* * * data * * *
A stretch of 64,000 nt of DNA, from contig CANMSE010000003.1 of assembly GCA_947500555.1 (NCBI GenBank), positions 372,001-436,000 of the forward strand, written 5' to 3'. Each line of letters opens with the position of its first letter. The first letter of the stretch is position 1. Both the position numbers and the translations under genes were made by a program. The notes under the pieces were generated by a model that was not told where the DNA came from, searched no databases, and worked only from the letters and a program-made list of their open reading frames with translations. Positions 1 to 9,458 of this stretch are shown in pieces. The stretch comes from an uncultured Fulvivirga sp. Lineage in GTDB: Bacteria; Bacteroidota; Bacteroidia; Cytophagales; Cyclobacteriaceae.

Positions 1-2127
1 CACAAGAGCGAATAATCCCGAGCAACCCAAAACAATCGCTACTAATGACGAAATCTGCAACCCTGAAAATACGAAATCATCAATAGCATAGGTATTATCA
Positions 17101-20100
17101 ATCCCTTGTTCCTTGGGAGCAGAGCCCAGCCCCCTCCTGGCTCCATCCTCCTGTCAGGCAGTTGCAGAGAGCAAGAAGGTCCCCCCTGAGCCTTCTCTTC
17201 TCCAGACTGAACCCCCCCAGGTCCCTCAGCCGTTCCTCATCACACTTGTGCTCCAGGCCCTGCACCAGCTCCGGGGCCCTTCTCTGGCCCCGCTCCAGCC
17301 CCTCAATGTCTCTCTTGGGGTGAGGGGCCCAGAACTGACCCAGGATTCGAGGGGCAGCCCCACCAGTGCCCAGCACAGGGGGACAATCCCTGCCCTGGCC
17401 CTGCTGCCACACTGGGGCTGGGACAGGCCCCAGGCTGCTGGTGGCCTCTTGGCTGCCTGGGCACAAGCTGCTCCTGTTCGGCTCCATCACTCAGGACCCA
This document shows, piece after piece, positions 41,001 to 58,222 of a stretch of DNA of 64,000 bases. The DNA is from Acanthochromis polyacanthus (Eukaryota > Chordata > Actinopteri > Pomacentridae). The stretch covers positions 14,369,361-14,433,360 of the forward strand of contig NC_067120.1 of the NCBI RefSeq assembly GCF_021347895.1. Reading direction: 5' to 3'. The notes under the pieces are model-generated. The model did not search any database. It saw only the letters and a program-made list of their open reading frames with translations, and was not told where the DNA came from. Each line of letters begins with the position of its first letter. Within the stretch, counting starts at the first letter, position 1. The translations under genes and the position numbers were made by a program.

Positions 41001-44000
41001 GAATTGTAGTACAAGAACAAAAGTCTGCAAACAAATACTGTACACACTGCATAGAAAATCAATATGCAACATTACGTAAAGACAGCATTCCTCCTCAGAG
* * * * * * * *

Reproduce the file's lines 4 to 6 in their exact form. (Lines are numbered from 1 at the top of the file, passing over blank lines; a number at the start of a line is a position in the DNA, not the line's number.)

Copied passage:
Positions 17101-20100
17101 ATCCCTTGTTCCTTGGGAGCAGAGCCCAGCCCCCTCCTGGCTCCATCCTCCTGTCAGGCAGTTGCAGAGAGCAAGAAGGTCCCCCCTGAGCCTTCTCTTC
17201 TCCAGACTGAACCCCCCCAGGTCCCTCAGCCGTTCCTCATCACACTTGTGCTCCAGGCCCTGCACCAGCTCCGGGGCCCTTCTCTGGCCCCGCTCCAGCC